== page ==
Saturday, May 26, 2018
 
 Polski (Polska)  Lietuvių (Lietuva) Български (България)  English (United Kingdom) Română (România)
Forum


Which car to buy?

If you're shopping for a new car, chances are you're considering things such as mileage, vehicle size, comfort and even that all-important CD system. But have you checked on the cost of insurance?

A quick call to us might help you narrow your choices -- and avoid a second case of sticker shock after you drive your new car home.

The reason: Along with your own driving record, your Post Code and the demographics of the drivers in your household, the make and model of your vehicle can have a big effect on your insurance bill, Of all of those factors, the type of vehicle you put in your garage is the only variable you can change immediately.

The choice of the car itself is going to affect, in particular, what you will spend for comprehensive or third party insurance.

Why some cost more

Collision-damage costs are one of the main factors in differentiating the cost of insuring one type of car over another. To a lesser extent, you also want to look at how attractive the car is to thieves. Vehicles that top the insurance-cost list tend to be either high horsepower, high value or expensive to repair. An expensive choice: "Sporty cars that are favoured by young drivers who are risky drivers, so they are crashing a lot."

Many of the vehicles that are expensive to insure share a common problem, and that is horsepower. Higher horsepower means the driver is more likely to be going faster and getting into more accidents. That will send insurance rates up for everyone who owns a similar car.

 Size matters

Some think that a smaller, more manoeuvrable car is able to outrun trouble and avoid crashes. It's a myth, and if you look at the statistics and insurance claims, small sports cars tend to be in more crashes, adding to the problem these cars to be engaged in faster driving.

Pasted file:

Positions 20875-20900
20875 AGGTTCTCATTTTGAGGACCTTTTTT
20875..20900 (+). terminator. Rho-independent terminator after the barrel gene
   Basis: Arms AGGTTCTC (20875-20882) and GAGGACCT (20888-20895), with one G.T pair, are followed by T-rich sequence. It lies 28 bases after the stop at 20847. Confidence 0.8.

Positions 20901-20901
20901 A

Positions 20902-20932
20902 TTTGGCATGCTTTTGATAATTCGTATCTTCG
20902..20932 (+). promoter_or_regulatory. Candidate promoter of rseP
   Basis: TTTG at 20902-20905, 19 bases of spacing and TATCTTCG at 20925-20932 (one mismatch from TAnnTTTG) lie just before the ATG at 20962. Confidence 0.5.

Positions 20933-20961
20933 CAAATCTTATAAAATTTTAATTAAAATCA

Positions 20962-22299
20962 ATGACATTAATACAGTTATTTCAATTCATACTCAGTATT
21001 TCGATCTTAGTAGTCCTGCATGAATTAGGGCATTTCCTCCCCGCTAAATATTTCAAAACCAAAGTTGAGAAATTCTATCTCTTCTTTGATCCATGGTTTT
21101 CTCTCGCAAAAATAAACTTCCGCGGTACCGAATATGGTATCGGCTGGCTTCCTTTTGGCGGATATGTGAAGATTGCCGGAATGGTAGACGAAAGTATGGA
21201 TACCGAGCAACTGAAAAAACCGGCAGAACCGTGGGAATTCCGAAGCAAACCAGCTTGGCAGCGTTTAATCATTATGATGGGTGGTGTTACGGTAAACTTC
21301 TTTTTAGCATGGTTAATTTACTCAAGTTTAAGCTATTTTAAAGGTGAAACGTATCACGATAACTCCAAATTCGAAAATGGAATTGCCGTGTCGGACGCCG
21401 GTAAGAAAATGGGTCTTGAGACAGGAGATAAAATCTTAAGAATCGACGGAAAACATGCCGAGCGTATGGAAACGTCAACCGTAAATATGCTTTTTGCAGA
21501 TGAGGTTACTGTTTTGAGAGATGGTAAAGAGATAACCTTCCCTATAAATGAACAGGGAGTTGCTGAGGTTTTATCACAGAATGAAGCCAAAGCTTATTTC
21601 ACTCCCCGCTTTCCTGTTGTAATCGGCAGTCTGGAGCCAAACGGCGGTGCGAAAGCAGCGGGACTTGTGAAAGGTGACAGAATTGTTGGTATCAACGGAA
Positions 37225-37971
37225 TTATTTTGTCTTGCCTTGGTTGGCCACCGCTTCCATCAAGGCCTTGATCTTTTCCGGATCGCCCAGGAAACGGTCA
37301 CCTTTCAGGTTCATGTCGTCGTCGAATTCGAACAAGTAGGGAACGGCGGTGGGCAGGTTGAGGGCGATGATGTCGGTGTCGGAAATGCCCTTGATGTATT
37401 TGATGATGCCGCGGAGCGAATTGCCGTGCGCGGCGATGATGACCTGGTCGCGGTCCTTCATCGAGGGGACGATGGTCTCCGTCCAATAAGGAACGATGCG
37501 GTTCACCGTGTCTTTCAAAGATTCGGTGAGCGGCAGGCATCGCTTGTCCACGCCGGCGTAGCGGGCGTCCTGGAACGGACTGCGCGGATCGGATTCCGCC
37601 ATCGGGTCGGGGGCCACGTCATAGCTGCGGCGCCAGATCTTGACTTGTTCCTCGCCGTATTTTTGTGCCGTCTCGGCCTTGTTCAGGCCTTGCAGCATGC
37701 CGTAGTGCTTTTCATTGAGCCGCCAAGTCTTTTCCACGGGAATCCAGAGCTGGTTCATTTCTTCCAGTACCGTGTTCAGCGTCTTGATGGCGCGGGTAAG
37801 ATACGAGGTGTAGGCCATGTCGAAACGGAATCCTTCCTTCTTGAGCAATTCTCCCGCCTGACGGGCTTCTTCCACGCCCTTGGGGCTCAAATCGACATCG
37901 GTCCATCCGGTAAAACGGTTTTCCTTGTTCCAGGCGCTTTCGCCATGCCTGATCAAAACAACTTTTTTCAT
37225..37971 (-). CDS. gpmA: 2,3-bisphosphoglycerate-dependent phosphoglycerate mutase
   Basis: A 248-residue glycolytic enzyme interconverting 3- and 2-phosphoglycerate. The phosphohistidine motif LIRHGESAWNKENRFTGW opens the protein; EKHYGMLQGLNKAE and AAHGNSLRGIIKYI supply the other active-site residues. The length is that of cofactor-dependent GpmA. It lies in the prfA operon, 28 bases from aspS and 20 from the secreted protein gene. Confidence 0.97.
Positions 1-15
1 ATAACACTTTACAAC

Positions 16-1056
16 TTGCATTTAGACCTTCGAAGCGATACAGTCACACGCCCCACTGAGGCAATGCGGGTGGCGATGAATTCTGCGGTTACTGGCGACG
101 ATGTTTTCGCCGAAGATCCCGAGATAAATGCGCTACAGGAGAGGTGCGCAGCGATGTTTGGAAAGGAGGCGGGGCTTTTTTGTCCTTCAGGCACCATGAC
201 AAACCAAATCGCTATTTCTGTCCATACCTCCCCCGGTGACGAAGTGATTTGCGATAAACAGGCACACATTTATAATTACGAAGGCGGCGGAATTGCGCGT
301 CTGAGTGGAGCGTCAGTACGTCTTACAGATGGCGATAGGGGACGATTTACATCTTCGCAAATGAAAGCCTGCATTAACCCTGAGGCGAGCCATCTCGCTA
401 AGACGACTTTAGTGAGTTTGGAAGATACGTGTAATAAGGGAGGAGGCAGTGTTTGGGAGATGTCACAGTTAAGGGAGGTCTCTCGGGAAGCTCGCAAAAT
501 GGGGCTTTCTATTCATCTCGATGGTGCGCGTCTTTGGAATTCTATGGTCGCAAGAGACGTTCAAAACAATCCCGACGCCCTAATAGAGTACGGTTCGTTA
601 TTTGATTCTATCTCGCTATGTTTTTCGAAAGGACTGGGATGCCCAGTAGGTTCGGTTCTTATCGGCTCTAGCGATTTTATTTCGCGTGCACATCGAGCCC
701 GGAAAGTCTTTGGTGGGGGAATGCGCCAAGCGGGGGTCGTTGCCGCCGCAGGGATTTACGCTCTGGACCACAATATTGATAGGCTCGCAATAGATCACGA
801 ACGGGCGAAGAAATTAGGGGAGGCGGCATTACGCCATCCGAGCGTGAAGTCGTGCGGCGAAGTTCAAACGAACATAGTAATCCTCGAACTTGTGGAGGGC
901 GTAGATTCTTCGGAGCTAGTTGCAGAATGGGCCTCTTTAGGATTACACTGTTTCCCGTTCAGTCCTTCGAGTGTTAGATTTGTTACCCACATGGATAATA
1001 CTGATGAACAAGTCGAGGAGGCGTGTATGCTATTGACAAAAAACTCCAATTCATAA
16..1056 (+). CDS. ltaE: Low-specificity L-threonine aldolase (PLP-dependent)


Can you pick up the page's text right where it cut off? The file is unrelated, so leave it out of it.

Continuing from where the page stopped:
From a statistical standpoint, the safest models tend to be the full-sized family sedan-type cars.

A few other special circumstances can also send rates through the roof. If a car is a popular target for thieves, your insurance company might charge you higher rates.

If you're driving a high-priced car, it will likely cost more to fix after a collision. As a result, your insurance bill will go up when you add it to the policy, Rader says. Likewise, some luxury or high-end cars feature aluminium body panels that are more expensive to fix or replace than sheet metal, he says.

 One other factor to consider: How much damage is your vehicle likely to inflict in a crash?

As sport utility vehicles have become more popular, insurance companies have had to study and factor that issue into premiums. As a result, if you drive an SUV, your third party premium (which covers damage to other vehicles), could be higher because of the increased damage a vehicle of that size can cause in an accident, she says. The car itself could also be expensive or just expensive to repair after an accident, which would increase insurance costs.

High insurance rate is a red flag to ask a few questions. For instance, if a car has a lot of horsepower and is involved in a lot of crashes, that can also send insurance rates up, even if the car itself is relatively inexpensive.

So if you're getting ready to buy your teenager that dream model and the insurance rate comes back sky high, it may be a tip that it's time to search for another make and model.

Sometimes the driver really does make all the difference. Insurance companies and crash analysts have noticed that vehicles most often associated with family transportation - such as minivans, station wagons and family sedans -- get in fewer crashes than the high horsepower hotrods that appeal to young male drivers.

Print  

Copyright (c) 2018 UKSimple Terms Of Use Privacy Statement